The University's decision to run the course came as a surprise in some quartersLouis Ashworth

The University of Cambridge has announced that it will run a short course entitled ‘Understanding and Analysis of the Meme Revolution’ this summer.

The course will begin with a general study of the better-known memes, or ‘normie memes’ in the terminology of the genre, before allowing students to specialise in the more obscure variants of the phenomenon, such as so-called ‘doggo memes’ and political memes.

Memes are a popular form of entertainment-cum-communication on the internet, particularly for millennials. Usually taking the form of an image accompanied by a caption relating to common experience, they nonetheless can take many forms, from simple photoshopped images to crude cartoons.

Among the topics students of the course will be permitted to study will be ‘“Cash me ousside” - memes and feminist discourse’, ‘Where go dat boi?’ and ‘Pepe: myth or reality?’

An internet meme satirises the accommodation arrangements of Emmanuel CollegeROAR

There will also be several debates and roundtable events, such as ‘This House Believes that Shooting Stars memes are indicative of man's tendency towards self-destruction’.

Varsity understands that that Nusret Gökçe, also known as ‘Salt Bae’, will be a guest lecturer on the course, along with Girton Maths student Tom Wang, who came to prominence on the page Memebridge.

The course will be examined, with two exams lasting three hours each, as well a long essay on a meme of their choice. It is hoped that essays of a particularly high standard will be published in the inaugural edition of the ‘Cambridge Journal of Memeology’.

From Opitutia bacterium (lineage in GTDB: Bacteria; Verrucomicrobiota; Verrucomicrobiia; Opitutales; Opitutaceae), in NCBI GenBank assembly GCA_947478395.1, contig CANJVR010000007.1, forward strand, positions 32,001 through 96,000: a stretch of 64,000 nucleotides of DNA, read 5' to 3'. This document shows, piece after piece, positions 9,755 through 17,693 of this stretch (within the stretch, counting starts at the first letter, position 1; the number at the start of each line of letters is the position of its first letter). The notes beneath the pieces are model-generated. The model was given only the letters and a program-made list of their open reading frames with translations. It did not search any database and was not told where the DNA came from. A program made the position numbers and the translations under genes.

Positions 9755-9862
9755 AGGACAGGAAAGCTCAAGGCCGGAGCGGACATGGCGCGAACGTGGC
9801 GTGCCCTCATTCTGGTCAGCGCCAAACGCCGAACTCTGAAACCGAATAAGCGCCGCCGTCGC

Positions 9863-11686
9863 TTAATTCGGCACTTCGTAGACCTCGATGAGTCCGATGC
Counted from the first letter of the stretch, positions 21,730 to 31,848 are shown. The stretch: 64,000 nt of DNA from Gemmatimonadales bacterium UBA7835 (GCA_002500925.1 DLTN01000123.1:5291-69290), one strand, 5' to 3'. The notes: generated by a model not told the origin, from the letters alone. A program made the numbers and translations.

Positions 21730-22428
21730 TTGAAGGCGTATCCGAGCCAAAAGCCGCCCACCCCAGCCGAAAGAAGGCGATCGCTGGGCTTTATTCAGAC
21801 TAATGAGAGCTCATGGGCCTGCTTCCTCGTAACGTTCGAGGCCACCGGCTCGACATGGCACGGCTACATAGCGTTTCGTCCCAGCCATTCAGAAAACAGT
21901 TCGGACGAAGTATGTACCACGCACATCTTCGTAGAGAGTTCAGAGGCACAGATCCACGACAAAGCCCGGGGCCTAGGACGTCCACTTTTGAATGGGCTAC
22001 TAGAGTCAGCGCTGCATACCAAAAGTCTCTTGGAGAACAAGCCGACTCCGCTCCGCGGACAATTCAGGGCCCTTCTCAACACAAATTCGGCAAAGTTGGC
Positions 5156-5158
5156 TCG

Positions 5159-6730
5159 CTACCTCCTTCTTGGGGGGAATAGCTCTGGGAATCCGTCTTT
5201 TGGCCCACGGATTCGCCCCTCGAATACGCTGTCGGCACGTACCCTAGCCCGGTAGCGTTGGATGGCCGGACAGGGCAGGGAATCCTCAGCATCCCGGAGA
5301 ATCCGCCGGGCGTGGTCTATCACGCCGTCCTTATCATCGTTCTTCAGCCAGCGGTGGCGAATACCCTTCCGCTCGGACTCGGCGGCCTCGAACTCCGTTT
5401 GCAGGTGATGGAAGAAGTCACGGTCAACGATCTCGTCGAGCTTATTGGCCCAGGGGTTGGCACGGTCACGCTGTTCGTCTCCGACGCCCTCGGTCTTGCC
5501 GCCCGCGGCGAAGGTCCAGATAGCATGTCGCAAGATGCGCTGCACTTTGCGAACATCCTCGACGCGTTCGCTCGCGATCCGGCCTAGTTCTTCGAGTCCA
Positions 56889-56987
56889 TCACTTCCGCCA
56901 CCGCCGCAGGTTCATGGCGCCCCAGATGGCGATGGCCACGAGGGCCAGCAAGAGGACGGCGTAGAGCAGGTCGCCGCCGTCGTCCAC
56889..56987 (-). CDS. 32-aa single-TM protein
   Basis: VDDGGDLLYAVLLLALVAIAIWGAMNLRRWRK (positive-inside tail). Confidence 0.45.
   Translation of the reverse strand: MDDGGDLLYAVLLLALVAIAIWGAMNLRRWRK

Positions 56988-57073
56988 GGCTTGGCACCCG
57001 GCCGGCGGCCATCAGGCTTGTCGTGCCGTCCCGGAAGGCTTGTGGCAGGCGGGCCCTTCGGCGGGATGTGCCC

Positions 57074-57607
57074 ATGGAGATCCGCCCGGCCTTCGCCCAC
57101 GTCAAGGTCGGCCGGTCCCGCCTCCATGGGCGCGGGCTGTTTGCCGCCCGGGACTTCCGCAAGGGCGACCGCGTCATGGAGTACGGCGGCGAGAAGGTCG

Professor D. Oge, who has a PhD in Viral Phenomena and campaigned for the course, told Varsity: “This course is long overdue, and it is time we accept that memes have had and will continue to have a definitive place in modern society.

"In the same way scholars have analysed the art of the Renaissance as a marker for the start of Early Modern Age, I hope this course is a stepping stone in increasing awareness and further research in how memes have marked a turning point in the 21st century."

He added: “Memes are an essential element of our culture, and if we do not equip our students to understand and interpret them, the University is in danger of losing ground to its more progressive competitors.”

In order to get a place on the course, hopefuls are required to demonstrate a certain proficiency in making memes. Applicants are invited to submit their ‘dankest’ memes by the end of next week, with interviews to be held on the 31st April